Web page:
SAY IT WITH A SMILE
What It Takes To Succeed In The Global Oral Hygiene Market
- Study conducted on 191 innovations spanning price points in 20 developing and developed countries to draw up a blueprint for success in oral hygiene.
- Results show that the overall base success rate for toothpaste concepts globally is 50%.
- Propositions addressing mothers, highlighting essential benefits, demonstrating strong reason to believe and showing family and product visuals yield the highest potential success rates.
Facts To Chew On
Oral hygiene, which primarily comprises toothpastes, toothbrushes, and mouthwashes, is one of the categories with the highest reach in the personal care sector. And within oral hygiene, the toothpaste category is the largest and fastest growing, with a share of more than 55% of consumers around the world. Compared to the global oral hygiene market, which is expected to grow at 3% compounded annual growth rate (CAGR) in the next three to four years, India’s market is expected to grow at 14% CAGR. This represents a huge opportunity for players in India’s toothpaste segment, which accounts for over 70% of the oral hygiene category.
Trying to capitalise on this lucrative market, brands launch and test a large number of new and innovative concepts every year. However, the global overall base success rate* for toothpastes is just 50%.
To help companies better understand the oral hygiene market globally, Nielsen’s Innovation Practice compiled a list of 191 new toothpaste concepts tested globally between July 2010 and June 2013 across 20 markets and spanning a wide price range. The study was carried out to identify and highlight communication elements that occur more often among successful innovations.
Success rates for new concepts differ by markets and pricing. Developing markets display a higher success rate than their developed counterparts, which is not surprising since it is more difficult to achieve break through success in a more mature market. Meanwhile, economically priced products show a greater chance of succeeding than premium.
What Makes For A Winning Proposition?
We’ve found that the success or failure of new concepts can largely be attributed to four critical factors that make or break the perception of a new concept in the eyes of consumers. These include:
CONTEXT SETTING – Based on our research, most successful concepts use either an emotional proposition like confidence or popularity or a functional one like protection or oral health and hygiene. Contrary to popular belief that functional promises work better with consumers, the numbers tell a different story. Our study shows that emotional and functional propositions have equal rates of success when it comes to oral hygiene.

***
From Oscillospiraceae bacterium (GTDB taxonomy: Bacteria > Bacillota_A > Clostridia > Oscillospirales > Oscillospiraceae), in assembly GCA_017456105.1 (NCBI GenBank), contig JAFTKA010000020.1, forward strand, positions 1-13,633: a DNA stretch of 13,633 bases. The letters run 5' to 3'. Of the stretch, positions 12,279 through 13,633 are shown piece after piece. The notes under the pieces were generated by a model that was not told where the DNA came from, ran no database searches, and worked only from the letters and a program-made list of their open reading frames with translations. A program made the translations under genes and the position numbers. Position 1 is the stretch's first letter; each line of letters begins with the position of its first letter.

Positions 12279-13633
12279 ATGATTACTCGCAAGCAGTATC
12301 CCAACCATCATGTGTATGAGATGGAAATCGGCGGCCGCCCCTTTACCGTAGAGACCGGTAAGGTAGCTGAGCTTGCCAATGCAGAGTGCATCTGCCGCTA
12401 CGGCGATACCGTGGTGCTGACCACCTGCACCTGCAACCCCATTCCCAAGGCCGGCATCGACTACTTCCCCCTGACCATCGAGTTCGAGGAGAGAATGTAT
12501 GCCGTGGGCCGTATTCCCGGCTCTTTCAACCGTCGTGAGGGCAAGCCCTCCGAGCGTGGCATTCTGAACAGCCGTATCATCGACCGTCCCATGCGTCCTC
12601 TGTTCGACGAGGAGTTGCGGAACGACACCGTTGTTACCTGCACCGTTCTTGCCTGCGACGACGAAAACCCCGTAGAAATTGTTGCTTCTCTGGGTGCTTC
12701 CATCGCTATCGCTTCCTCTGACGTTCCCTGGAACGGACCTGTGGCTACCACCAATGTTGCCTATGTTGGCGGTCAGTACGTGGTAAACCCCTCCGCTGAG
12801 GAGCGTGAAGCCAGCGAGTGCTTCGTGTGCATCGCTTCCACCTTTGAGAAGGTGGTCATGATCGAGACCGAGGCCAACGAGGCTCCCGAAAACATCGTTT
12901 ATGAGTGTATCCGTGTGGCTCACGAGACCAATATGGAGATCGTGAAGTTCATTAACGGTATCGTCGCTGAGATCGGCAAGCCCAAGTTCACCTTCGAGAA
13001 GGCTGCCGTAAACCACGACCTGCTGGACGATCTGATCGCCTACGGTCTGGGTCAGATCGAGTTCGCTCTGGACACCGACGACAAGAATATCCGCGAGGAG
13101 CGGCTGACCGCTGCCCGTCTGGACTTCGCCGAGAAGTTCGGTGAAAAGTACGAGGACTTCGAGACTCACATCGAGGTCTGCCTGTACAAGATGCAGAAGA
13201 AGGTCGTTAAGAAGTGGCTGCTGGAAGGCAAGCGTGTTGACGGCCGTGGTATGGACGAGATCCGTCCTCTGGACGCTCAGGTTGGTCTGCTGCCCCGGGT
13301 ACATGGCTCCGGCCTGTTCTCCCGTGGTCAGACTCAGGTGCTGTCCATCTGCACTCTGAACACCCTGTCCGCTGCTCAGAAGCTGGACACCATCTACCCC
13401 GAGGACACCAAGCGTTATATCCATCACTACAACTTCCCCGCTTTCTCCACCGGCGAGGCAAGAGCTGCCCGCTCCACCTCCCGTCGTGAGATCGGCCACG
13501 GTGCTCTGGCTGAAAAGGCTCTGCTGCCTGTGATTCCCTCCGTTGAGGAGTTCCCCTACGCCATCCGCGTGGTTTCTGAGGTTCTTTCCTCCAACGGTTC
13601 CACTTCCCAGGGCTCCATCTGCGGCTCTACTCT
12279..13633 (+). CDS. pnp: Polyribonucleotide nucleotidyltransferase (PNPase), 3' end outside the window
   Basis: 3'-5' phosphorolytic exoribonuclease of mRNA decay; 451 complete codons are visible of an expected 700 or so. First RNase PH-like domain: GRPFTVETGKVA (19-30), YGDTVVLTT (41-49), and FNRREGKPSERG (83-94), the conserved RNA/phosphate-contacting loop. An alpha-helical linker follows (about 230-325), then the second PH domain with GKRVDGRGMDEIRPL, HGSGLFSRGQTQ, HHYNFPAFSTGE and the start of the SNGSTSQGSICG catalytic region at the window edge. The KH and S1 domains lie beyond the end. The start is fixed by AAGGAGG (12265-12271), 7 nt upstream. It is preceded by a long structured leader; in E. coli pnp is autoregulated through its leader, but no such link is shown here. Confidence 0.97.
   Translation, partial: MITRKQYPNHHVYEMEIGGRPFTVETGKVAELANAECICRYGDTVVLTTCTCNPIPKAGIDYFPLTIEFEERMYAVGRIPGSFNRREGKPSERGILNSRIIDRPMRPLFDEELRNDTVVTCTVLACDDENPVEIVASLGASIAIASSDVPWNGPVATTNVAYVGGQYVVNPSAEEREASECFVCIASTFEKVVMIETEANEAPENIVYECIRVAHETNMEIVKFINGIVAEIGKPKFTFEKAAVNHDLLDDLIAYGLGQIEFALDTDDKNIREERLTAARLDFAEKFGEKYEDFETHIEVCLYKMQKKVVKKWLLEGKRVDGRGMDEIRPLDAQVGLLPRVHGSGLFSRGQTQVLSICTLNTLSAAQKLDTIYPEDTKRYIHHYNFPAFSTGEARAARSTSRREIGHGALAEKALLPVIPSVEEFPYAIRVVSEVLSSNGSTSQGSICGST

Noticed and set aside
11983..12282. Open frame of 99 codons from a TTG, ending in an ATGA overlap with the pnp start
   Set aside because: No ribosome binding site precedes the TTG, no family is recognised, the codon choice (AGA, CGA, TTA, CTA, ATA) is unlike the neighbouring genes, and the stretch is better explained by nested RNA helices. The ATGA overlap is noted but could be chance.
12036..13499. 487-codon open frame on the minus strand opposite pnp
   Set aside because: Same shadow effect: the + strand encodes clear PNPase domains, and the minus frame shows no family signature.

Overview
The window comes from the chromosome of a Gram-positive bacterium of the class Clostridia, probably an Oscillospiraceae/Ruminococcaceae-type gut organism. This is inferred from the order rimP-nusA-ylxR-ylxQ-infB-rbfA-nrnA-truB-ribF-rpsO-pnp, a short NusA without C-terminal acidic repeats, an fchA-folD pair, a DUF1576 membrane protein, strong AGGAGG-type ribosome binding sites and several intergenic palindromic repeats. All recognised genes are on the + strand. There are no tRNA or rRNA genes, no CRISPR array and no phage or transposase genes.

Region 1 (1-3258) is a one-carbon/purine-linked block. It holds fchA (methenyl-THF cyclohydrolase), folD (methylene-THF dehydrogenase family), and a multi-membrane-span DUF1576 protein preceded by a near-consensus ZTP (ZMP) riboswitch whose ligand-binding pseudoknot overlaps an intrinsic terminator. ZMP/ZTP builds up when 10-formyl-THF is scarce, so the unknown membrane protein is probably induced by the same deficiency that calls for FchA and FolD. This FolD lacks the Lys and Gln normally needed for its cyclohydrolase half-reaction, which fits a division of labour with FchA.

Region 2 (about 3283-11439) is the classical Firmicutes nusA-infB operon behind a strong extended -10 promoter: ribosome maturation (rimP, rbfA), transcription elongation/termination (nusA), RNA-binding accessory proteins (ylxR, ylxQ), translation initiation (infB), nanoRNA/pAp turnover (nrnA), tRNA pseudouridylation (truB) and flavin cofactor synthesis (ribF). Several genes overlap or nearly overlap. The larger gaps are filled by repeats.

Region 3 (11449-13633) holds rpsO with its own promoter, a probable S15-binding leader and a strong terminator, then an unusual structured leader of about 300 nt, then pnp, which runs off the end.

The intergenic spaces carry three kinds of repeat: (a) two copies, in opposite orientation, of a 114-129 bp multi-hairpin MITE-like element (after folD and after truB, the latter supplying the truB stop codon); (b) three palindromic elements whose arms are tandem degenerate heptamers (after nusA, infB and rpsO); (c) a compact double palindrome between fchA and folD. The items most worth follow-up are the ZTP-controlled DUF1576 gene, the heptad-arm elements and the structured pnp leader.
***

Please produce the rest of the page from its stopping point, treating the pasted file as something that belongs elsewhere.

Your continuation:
BENEFITS – Consumers have come to expect some essential benefits from oral hygiene products, like cleaning, germ killing, cavity protection, strengthening, etc. Then, there are advanced benefits like gum care, sensitivity, whitening, etc. Concepts with essential care benefits seem to have a higher rate of success than those with advanced care. However, there are some caveats:
- Essential care benefits that are priced at a premium do not seem to work well in the market.
- We also see that advanced care benefits work better if combined with essential care benefits, especially when designed for developing markets and premium initiatives.
- Premium propositions have to work harder to succeed, irrespective of market characteristics
REASONS TO BELIEVE (RTB) – Any ingredients, technology or methods that lend credence to a concept’s benefit claims give consumers a reason to believe (RTB). Success rates in the study show that it’s important for any concept to have RTB, but the combination of multiple RTBs improves chances for success. Moreover, while the average success rate of concepts with RTBs is 54%, natural or herbal RTBs have a much higher success rate (86%) than chemical or technology-based ones (52%).
VISUALS – A picture is worth a thousand words and it’s no different for the toothpaste category. Visuals and imagery are integral to campaigns, and concepts that have family visuals tend to be more successful than those with visuals of individuals or friends. Meanwhile, visuals of dentists and professionals seem to be losing out on popularity with consumers, who would much rather see visuals of the actual paste.
Benefits That Tick
Concepts that focus on a single benefit fare better than those with multiple benefits which may distract the consumer. And, the single benefit that has seen the most success is cavity protection, perhaps because it is a visible manifestation of poor oral hygiene and can be quite painful.
According to a report by Global Industry Analysts Inc., the global toothpaste market is expected to grow to $12.6 billion by 2015. The opportunity is even bigger in India. With the domestic market expected to grow at a far greater pace than that of global, India’s oral hygiene market, especially the toothpastes segment, is an exceptional opportunity for retailers and manufacturers.
* Based on Nielsen Innovation Practice (formerly BASES) database of ‘Factors for Success.’ In this context, ‘success’ is defined as any new launch which has a growing or stable distribution for two consecutive years from the date of product launch.
For more details download the full report (top right).